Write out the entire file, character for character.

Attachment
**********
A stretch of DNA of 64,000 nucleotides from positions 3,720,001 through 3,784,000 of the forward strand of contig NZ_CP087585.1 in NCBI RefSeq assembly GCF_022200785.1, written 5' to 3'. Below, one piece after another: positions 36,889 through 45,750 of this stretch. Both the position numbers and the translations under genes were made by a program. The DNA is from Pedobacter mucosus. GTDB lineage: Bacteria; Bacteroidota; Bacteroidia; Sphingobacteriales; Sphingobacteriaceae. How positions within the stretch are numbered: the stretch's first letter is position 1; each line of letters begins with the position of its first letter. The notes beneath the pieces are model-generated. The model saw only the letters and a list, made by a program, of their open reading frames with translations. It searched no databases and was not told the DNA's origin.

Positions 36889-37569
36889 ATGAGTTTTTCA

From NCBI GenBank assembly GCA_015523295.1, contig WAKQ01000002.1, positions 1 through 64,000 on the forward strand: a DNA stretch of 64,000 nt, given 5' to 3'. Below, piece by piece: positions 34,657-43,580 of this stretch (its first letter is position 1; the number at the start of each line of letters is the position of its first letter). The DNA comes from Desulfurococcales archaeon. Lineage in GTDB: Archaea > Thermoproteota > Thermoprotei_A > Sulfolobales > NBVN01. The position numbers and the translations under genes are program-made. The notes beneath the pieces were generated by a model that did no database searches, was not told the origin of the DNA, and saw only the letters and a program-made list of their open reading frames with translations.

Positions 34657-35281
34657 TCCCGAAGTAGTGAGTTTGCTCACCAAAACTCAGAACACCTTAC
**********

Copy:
A stretch of DNA of 64,000 nucleotides from positions 3,720,001 through 3,784,000 of the forward strand of contig NZ_CP087585.1 in NCBI RefSeq assembly GCF_022200785.1, written 5' to 3'. Below, one piece after another: positions 36,889 through 45,750 of this stretch. Both the position numbers and the translations under genes were made by a program. The DNA is from Pedobacter mucosus. GTDB lineage: Bacteria; Bacteroidota; Bacteroidia; Sphingobacteriales; Sphingobacteriaceae. How positions within the stretch are numbered: the stretch's first letter is position 1; each line of letters begins with the position of its first letter. The notes beneath the pieces are model-generated. The model saw only the letters and a list, made by a program, of their open reading frames with translations. It searched no databases and was not told the DNA's origin.

Positions 36889-37569
36889 ATGAGTTTTTCA

From NCBI GenBank assembly GCA_015523295.1, contig WAKQ01000002.1, positions 1 through 64,000 on the forward strand: a DNA stretch of 64,000 nt, given 5' to 3'. Below, piece by piece: positions 34,657-43,580 of this stretch (its first letter is position 1; the number at the start of each line of letters is the position of its first letter). The DNA comes from Desulfurococcales archaeon. Lineage in GTDB: Archaea > Thermoproteota > Thermoprotei_A > Sulfolobales > NBVN01. The position numbers and the translations under genes are program-made. The notes beneath the pieces were generated by a model that did no database searches, was not told the origin of the DNA, and saw only the letters and a program-made list of their open reading frames with translations.

Positions 34657-35281
34657 TCCCGAAGTAGTGAGTTTGCTCACCAAAACTCAGAACACCTTAC